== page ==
Myhre v. Myhre

Annotate this Case

296 N.W.2d 905 (1980)

Lloyd A. MYHRE, Plaintiff and Appellant, v. Ella S. MYHRE, Defendant and Appellee. Lloyd A. MYHRE, Plaintiff and Appellee, v. Ella S. MYHRE, Defendant and Appellant.

Nos. 12870, 12911.

Supreme Court of South Dakota.

Argued February 27, 1980.

Decided September 24, 1980.

*906 Thomas M. Frankman of Willy, Pruitt, Matthews, Farrell, Frankman & Johnson, Sioux Falls, for Lloyd A. Myhre; Gene E. Pruitt of Willy, Pruitt, Matthews, Farrell, Frankman & Johnson, Sioux Falls, on the brief.

Thomas J. Welk of Boyce, Murphy, McDowell & Greenfield, Sioux Falls, for Ella S. Myhre; Russell R. Greenfield of Boyce, Murphy, McDowell & Greenfield, Sioux Falls, on the brief.

HENDERSON, Justice.

ACTION

Appellant Lloyd A. Myhre appeals under SDCL 15-26-1 from an order of contempt entered against him for failure to perform under a decree of divorce. Ella S. Myhre, appellee, in response to this appeal, moved to obtain attorneys' fees in advance which motion was denied. Appellee cross appeals from the order denying her request for appellate attorneys' fees. For the sake of convenience, counsel for both parties have agreed to consolidate the appeals. The order of contempt is affirmed in part and reversed in part. The order denying attorney's fees is affirmed.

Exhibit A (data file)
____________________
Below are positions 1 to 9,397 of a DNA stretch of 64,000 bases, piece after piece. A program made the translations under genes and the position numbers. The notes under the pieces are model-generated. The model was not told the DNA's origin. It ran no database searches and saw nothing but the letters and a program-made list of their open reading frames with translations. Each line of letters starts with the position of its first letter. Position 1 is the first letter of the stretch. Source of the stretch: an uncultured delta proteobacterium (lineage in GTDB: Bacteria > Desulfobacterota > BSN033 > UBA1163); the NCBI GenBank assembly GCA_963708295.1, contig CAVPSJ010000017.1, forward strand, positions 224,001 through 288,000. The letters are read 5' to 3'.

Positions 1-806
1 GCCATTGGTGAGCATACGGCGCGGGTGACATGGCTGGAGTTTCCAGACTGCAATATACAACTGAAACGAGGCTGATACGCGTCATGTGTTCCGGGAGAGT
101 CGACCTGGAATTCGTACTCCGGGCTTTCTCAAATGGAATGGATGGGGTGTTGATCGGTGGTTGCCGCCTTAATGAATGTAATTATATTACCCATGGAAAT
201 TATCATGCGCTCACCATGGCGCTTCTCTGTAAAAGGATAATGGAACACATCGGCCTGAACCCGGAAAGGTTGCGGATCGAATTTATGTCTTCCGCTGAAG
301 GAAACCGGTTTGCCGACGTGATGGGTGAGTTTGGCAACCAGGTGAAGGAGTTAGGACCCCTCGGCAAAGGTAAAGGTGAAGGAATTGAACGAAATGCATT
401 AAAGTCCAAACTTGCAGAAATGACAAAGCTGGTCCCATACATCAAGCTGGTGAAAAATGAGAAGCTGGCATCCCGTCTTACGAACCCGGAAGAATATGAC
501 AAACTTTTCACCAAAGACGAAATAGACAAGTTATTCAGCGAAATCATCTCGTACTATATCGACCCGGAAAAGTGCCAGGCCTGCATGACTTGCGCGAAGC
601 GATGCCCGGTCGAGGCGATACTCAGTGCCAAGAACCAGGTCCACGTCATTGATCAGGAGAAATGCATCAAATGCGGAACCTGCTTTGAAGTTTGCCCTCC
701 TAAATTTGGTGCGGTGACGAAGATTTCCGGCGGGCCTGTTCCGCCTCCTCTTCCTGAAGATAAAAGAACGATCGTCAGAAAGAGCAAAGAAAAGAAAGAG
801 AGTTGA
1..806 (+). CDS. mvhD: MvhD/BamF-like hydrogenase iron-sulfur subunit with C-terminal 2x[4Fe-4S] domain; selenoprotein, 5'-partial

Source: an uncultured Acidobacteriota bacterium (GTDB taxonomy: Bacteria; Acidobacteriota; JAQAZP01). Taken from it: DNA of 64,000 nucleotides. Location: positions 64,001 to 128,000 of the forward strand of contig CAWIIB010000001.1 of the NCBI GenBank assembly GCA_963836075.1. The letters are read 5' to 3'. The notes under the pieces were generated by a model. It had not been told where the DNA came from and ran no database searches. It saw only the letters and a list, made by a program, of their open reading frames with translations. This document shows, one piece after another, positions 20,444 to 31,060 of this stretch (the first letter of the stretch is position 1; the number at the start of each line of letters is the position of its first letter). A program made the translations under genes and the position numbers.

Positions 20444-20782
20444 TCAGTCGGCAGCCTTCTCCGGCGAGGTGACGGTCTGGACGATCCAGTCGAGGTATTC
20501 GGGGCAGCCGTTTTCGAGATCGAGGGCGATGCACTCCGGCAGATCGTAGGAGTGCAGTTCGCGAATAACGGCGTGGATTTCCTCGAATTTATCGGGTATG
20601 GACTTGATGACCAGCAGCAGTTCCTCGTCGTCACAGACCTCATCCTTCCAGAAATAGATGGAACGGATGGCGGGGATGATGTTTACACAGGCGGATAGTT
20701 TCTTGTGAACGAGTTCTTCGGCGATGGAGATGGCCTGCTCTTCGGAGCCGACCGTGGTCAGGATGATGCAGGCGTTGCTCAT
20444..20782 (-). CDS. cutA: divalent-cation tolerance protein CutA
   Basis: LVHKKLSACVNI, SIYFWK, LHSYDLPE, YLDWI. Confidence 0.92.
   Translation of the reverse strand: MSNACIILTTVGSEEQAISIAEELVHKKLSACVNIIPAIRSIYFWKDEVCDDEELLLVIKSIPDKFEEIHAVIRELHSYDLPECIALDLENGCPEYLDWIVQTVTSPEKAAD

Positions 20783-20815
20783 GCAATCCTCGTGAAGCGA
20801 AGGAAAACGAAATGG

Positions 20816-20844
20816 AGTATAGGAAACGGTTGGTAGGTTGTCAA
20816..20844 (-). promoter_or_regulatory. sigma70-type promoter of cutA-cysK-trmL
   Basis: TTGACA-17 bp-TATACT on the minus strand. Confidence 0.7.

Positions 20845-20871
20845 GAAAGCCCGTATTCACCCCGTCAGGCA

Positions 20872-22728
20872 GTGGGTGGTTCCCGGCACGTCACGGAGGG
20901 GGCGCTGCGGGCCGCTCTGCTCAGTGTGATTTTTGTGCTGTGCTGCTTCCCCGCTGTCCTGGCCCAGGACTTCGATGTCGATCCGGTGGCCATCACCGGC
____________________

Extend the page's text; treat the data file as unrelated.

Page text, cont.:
FACTS

Appellant and appellee were legally divorced on April 8, 1975. The parties stipulated and agreed that appellant would pay $230.00 per month alimony and insurance premiums until appellee became eligible to receive social security benefits or remarried. These payments commenced on May 1, 1975.

After the divorce, appellee moved to Florida where she lived in a mobile home. During March of 1977 appellee sold her mobile home and moved in with and kept house for Lloyd F. Quint, whom she had met while living in Florida. She was 60 years of age and struggling to make a living on a monthly income of $300.00. This living arrangement existed until appellee and Quint were legally married approximately two years later. Appellee lives with Quint either at his home in Florida or at her lake home in Minnesota.

Appellee kept house for Quint and he did yardwork for her when they were at her Minnesota home. Quint and appellee had a joint checking account. During this living arrangement, appellee planned on legally changing her surname to Quint. On occasion appellee would sign her surname as Quint. Appellee and Quint maintained separate sleeping rooms and there were no *907 sexual relations between the two due to appellee's religious beliefs and physical impairment. Quint, who was retired, had health problems. Appellee's surname appeared as both Myhre

and Quint in several Florida newspaper columns.